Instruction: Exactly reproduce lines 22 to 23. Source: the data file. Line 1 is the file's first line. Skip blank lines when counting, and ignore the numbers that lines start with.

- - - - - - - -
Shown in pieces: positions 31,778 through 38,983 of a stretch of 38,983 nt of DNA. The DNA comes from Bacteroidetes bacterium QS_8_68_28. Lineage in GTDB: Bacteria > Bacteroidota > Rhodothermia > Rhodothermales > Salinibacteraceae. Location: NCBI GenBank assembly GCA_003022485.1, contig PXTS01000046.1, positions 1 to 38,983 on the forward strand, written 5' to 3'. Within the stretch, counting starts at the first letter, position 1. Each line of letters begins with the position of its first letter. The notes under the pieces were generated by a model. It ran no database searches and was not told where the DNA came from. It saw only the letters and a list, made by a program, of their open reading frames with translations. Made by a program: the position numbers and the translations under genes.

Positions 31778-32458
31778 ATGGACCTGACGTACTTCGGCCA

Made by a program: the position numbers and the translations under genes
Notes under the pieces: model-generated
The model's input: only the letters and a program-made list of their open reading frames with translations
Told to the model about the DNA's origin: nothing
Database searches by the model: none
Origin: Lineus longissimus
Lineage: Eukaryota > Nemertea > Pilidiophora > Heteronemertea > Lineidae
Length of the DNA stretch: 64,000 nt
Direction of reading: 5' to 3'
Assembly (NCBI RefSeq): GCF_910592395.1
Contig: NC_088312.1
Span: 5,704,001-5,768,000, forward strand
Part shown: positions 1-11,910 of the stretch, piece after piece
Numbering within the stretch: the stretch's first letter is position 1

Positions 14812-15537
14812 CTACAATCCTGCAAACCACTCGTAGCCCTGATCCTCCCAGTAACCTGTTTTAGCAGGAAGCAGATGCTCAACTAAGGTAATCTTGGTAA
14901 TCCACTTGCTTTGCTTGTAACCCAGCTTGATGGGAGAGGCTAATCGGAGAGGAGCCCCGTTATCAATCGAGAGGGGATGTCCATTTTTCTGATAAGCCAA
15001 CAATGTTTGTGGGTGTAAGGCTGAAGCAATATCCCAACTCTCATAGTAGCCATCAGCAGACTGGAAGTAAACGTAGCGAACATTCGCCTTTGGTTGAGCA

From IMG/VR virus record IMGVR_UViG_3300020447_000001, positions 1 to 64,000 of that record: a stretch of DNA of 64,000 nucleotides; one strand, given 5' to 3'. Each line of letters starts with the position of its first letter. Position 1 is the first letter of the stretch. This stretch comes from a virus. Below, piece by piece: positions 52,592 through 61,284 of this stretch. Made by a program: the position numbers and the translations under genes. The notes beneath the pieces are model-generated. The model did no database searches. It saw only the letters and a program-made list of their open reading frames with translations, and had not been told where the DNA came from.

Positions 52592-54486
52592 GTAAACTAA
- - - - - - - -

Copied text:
From IMG/VR virus record IMGVR_UViG_3300020447_000001, positions 1 to 64,000 of that record: a stretch of DNA of 64,000 nucleotides; one strand, given 5' to 3'. Each line of letters starts with the position of its first letter. Position 1 is the first letter of the stretch. This stretch comes from a virus. Below, piece by piece: positions 52,592 through 61,284 of this stretch. Made by a program: the position numbers and the translations under genes. The notes beneath the pieces are model-generated. The model did no database searches. It saw only the letters and a program-made list of their open reading frames with translations, and had not been told where the DNA came from.

Positions 52592-54486